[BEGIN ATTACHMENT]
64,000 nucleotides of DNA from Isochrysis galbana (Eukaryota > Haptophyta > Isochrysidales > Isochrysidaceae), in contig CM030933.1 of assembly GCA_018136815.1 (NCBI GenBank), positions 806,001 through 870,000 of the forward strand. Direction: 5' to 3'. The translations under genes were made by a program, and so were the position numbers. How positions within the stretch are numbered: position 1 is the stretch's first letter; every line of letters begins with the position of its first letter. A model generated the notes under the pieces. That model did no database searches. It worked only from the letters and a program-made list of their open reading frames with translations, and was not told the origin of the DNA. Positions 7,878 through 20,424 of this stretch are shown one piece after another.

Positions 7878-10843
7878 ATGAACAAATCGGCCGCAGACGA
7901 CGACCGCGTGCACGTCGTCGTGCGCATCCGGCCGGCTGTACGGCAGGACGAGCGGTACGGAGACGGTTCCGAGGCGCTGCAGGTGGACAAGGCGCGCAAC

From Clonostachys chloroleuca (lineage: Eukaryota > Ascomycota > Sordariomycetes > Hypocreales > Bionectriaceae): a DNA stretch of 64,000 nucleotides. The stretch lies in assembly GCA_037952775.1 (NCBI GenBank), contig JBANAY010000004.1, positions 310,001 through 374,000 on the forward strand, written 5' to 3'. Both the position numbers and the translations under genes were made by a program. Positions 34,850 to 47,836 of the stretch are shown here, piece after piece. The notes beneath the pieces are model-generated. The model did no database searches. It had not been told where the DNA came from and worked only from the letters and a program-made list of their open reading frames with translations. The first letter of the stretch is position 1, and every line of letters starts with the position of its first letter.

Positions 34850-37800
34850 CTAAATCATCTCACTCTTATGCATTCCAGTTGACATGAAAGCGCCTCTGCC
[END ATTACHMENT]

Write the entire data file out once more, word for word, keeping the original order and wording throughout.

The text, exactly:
64,000 nucleotides of DNA from Isochrysis galbana (Eukaryota > Haptophyta > Isochrysidales > Isochrysidaceae), in contig CM030933.1 of assembly GCA_018136815.1 (NCBI GenBank), positions 806,001 through 870,000 of the forward strand. Direction: 5' to 3'. The translations under genes were made by a program, and so were the position numbers. How positions within the stretch are numbered: position 1 is the stretch's first letter; every line of letters begins with the position of its first letter. A model generated the notes under the pieces. That model did no database searches. It worked only from the letters and a program-made list of their open reading frames with translations, and was not told the origin of the DNA. Positions 7,878 through 20,424 of this stretch are shown one piece after another.

Positions 7878-10843
7878 ATGAACAAATCGGCCGCAGACGA
7901 CGACCGCGTGCACGTCGTCGTGCGCATCCGGCCGGCTGTACGGCAGGACGAGCGGTACGGAGACGGTTCCGAGGCGCTGCAGGTGGACAAGGCGCGCAAC

From Clonostachys chloroleuca (lineage: Eukaryota > Ascomycota > Sordariomycetes > Hypocreales > Bionectriaceae): a DNA stretch of 64,000 nucleotides. The stretch lies in assembly GCA_037952775.1 (NCBI GenBank), contig JBANAY010000004.1, positions 310,001 through 374,000 on the forward strand, written 5' to 3'. Both the position numbers and the translations under genes were made by a program. Positions 34,850 to 47,836 of the stretch are shown here, piece after piece. The notes beneath the pieces are model-generated. The model did no database searches. It had not been told where the DNA came from and worked only from the letters and a program-made list of their open reading frames with translations. The first letter of the stretch is position 1, and every line of letters starts with the position of its first letter.

Positions 34850-37800
34850 CTAAATCATCTCACTCTTATGCATTCCAGTTGACATGAAAGCGCCTCTGCC